“Surfing to me is spiritual. It’s a communion with the environment that I can’t get anywhere else.”
–Hal Coste, “Board Shorts”
Co-founder Tom Proctor’s mom Kitty was considered the “matriarch of the club,” always making biscuits and hot cocoa for everybody in the mornings. And when people wrote something negative about them, “she defended us in the papers,” noted Proctor, who like Coste, grew up on Sullivan’s Island. Proctor rode a 9’2’’ yellow Malibu popout that cost around $70. He recalled in those early days, when CCSC members surfed next to the Isle of Palms pier, that a Mr. Thomas who ran the pier bait shop would always be yelling at them while they were out there surfing. But there are no hard feelings. “He was a good man,” assured Proctor.
Sally Price and her older sisters Lucy and Nancy, who moved to the islands from Asheville in the early 1960s, were CCSC’s only female original members. “I started surfing when I was 11 years old,” recounted Sally Price. She relished the camaraderie and road-tripping odysseys to contests at premier East Coast surf spots like Cocoa Beach and Virginia Beach. Despite there being very few women, the Prices always felt welcome. “Hal and Tommy were our big brothers,” she reflected. “They were the best.”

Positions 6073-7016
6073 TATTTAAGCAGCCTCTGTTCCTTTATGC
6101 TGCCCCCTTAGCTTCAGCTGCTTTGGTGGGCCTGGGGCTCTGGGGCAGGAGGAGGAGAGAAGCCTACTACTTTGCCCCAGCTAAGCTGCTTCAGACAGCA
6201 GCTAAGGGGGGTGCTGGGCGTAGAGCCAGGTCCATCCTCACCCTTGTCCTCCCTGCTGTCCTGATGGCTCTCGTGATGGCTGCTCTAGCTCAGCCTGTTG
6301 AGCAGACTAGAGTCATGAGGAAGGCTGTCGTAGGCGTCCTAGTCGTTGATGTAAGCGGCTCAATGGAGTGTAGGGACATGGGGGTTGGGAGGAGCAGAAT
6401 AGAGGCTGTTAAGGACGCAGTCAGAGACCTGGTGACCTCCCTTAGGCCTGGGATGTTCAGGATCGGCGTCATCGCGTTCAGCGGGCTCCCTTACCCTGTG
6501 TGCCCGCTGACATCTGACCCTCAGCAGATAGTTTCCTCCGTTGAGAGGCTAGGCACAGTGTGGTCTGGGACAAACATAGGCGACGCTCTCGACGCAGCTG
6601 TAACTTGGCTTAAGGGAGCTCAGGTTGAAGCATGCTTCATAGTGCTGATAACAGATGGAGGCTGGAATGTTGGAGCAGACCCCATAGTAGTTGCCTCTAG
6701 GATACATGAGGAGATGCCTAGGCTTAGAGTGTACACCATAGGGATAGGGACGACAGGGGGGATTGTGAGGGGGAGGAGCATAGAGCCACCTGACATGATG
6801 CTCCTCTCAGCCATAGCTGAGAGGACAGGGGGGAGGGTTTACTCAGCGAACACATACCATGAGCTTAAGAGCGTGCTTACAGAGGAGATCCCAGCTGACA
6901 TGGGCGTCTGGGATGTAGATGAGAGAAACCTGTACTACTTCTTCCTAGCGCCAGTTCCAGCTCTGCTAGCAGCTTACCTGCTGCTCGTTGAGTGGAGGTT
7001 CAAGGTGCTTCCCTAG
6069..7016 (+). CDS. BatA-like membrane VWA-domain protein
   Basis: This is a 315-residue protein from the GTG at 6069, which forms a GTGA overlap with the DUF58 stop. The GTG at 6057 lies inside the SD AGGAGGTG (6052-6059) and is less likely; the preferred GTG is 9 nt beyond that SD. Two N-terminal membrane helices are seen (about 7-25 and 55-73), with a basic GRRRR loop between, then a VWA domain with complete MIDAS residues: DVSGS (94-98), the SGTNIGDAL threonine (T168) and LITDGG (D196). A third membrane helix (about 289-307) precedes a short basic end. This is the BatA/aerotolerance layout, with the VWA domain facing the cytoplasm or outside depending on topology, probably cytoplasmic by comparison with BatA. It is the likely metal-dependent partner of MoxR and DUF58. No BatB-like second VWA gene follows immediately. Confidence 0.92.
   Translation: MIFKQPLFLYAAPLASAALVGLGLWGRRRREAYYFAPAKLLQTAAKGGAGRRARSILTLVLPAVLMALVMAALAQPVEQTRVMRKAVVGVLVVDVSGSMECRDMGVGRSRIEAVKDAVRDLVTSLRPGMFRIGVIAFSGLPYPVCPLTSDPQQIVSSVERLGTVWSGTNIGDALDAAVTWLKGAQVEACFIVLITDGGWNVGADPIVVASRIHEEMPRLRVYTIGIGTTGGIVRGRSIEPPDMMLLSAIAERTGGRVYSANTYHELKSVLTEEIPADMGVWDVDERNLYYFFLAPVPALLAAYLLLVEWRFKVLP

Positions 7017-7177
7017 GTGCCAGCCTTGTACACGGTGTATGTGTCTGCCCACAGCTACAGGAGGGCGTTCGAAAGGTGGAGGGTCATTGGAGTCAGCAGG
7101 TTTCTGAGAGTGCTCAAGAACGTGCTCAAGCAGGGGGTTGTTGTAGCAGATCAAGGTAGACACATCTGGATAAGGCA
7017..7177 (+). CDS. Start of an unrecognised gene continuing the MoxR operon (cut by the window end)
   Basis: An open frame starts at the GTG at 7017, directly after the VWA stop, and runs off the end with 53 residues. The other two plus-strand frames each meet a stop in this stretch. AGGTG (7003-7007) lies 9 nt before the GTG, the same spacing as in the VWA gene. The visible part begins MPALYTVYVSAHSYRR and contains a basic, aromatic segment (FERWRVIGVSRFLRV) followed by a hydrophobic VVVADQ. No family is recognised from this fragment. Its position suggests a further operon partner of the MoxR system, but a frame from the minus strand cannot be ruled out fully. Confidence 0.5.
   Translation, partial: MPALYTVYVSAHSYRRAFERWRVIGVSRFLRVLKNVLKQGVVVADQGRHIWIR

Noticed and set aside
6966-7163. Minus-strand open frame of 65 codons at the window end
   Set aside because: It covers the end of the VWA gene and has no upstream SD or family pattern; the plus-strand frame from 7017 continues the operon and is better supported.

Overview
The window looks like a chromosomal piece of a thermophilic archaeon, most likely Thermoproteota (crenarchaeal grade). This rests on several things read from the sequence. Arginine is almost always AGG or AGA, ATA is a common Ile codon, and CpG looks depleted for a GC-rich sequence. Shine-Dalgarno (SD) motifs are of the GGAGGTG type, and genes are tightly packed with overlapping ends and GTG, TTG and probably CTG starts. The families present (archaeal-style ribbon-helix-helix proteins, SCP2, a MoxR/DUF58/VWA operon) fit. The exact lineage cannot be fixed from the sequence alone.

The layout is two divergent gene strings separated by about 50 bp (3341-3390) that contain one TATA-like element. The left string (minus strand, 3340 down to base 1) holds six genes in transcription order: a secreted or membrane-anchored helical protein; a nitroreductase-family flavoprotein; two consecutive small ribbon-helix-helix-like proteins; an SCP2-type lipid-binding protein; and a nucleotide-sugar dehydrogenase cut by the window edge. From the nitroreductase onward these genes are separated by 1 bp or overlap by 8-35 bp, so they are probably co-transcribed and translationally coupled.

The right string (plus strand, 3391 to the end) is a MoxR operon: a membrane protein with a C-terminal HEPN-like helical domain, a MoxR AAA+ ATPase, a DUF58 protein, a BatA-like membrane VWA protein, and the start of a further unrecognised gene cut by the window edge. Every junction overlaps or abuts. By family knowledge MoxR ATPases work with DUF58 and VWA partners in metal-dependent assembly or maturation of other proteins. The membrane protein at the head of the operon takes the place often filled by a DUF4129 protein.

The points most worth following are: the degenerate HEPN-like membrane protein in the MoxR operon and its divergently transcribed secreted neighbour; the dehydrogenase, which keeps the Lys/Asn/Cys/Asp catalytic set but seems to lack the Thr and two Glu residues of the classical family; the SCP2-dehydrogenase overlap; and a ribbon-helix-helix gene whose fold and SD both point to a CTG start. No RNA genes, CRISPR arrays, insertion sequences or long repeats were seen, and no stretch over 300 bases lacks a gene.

Sally’s sister, Lucy Price Jacobs, remembered surfing all winter, even though they didn’t have wetsuits, which were late arriving to the East Coast. The island weather occasionally dipped into the 30s, so CCSC’s members combated the cold with fires lit inside 50-gallon burn barrels. Shivering surfers huddled around the blaze for warmth, noses running, “just enjoying every minute of it,” proclaimed Jacobs. “We would warm up and head back out.”